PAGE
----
Does HR need ground rules for ChatGPT?

Although tool can assist with tasks such as recruitment and engagement, HR leaders question ethics, accuracy

Does HR need ground rules for ChatGPT?

ChatGPT gives HR leaders new capabilities, but some worry about losing the “human” in Human Resources.

As the AI-powered technology rapidly infiltrates business, HR leaders who spoke with HRD are optimistic about its ability to streamlines tasks, such as recruitment, communication and engagement. But they’re also cautious about its potential to strip away ethics, accuracy and personalization.

“If we can validate whether ChatGPT was used to create something, will we accept someone’s resume that was written by ChatGPT — especially if it’s for a position where written communication skills are critical,” says Donna Garcia, a 17-year HR veteran who teaches an HRIS implementation class at Loyola University Chicago.

Nearly half (46%) of job seekers are already using ChatGPT to write their resumes or cover letters, according to a survey from ResumeBuilder.com. And there may be incentive for more applicants to do so, as 69% who have used ChatGPT reported a higher response rate from companies.

‘Technology is only as good as the information you give it’

Even though her students (all HR professionals) enjoy using the AI-powered language model for writing job descriptions and internal policies, Garcia cautions them against overreliance and recommends they proofread and cross-check any information produced by ChatGPT.

“Technology is only as good as the information you give it. The onus is still on you to make sure the information is accurate,” says Garcia, who was previously the director of compensation, benefits and strategic association management at the National Association of Realtors.

From an employee standpoint, using ChatGPT for tasks like comprising performance reviews sounds very cold and mechanical, she says.

“We’re called human resources for a reason,” Garcia told HRD via phone call.

“ChatGPT has to be used in the proper way and you need the human element to review everything and be accountable. Having something out there that’s been plagiarized or inaccurate impacts your integrity and trustworthiness.”

Tricentis uses ChatGPT for recruiting, employee engagement

Jen Lucas, executive vice president and chief people officer at Tricentis, also questions the ethics behind using ChatGPT.

“Whose work is it? Is the creator the person typing the words into ChatGPT? As a society, I don’t think we’ve fully thought that one through yet,” Lucas told HRD via video.

However, the HR team at the Austin, TX-based tech firm that provides an AI-powered software testing platform, does use ChatGPT for researching, sourcing and communicating with candidates.

Lucas says the tool, which saves time and often sparks creativity, can help recruiters craft emails or catchy subject lines as they’re reaching out to prospective talent. Recruiters can also use it to write job listings and descriptions in a way to get Boolean search strings, which allow the user to insert words or phrases to limit or broaden search results.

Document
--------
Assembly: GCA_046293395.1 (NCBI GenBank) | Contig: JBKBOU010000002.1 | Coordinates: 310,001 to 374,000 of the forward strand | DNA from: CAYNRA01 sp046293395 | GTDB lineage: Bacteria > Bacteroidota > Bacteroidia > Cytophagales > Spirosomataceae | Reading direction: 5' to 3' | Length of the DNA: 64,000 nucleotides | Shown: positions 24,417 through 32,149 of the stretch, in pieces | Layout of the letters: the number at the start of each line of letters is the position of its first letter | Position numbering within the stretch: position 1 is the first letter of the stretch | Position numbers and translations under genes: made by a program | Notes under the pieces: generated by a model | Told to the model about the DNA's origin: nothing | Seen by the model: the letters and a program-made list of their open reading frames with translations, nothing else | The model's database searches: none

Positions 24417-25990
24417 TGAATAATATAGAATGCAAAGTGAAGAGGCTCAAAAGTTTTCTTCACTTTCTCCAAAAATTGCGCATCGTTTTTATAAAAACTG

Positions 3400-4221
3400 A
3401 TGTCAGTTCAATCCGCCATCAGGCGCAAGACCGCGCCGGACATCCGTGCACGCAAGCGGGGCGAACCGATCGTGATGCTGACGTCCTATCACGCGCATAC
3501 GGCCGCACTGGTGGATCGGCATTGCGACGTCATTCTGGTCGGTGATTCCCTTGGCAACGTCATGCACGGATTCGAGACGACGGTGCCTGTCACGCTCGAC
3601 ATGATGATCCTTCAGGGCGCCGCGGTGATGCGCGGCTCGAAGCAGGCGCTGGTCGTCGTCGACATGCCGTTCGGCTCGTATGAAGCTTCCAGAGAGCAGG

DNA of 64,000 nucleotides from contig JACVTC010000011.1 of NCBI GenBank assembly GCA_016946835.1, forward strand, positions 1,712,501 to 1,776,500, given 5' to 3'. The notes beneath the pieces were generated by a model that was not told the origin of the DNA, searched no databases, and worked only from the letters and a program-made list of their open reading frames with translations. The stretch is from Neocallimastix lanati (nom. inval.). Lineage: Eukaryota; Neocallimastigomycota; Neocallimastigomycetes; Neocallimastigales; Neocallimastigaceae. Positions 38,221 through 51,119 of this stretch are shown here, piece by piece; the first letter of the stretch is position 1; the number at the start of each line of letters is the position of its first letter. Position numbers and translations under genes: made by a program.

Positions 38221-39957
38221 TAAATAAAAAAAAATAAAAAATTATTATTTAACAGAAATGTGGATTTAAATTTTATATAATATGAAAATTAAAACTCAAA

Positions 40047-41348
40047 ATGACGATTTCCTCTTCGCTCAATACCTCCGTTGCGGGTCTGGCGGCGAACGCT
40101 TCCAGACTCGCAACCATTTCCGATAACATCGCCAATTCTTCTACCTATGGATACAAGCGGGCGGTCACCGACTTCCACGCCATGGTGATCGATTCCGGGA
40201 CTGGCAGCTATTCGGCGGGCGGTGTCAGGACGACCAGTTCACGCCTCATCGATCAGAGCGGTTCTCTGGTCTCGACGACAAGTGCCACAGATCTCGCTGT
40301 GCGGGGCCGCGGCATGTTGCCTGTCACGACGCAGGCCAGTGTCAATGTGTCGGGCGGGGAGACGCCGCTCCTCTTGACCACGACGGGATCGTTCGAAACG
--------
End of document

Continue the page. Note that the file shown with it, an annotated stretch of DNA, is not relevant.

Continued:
The HR team also uses ChatGPT for communicating and engaging with its 1,400 employees around the world. For example, the company is launching a learning management system, so ChatGPT can generate different ideas on how to communicate to better resonate with employees, she says.

But the 25-year HR veteran, who has worked for Raytheon, SolarWinds and other high-profile firms, still grapples with potentially sacrificing human interaction and personalization for the sake of efficiency.

“There’s a muscle we develop as humans for creativity and writing,” Lucas says. “What’s going to happen to that muscle the more we use ChatGPT? Are we going to let it atrophy by relying on this tech to do it for us?”

Sweetwater keeps ‘firm emphasis on human element’

Meanwhile, Sweetwater, a Fort Wayne, IN-based music technology and instrument retailer with 2,600 employees, has no plans to incorporate ChatGPT or any other AI-enabled technology into the HR function.

“Our focus has been to keep a firm emphasis on the human element,” Jeff Ostermann, chief people officer at Sweetwater, told HRD via video.

“Whereas some companies have moved toward AI-assisted technologies for things like vetting resumes, we still put a human being behind that. Our whole business model was built on a customer-centric approach, and we’ve taken that same philosophy and woven that into how we treat our employees and applicants.”

While Ostermann understands the benefit of ChatGPT in making processes more efficient, such as writing job descriptions, he says Sweetwater isn’t ready to ditch its human-centered approach, which is integral to the company’s brand.

“There’s a certain level of nuance into how we write our job descriptions and we don’t necessarily want them to feel robotic,” says Ostermann, who has spent more than a decade at Sweetwater.

“There are a lot of candidates who want to deal with human beings who care about them, their experiences and the unique insights they bring to their role in the organization. Once candidates realize through their own investigation that you’re approaching them through AI as opposed to a human being, that can impact the feeling around an employer’s brand.”

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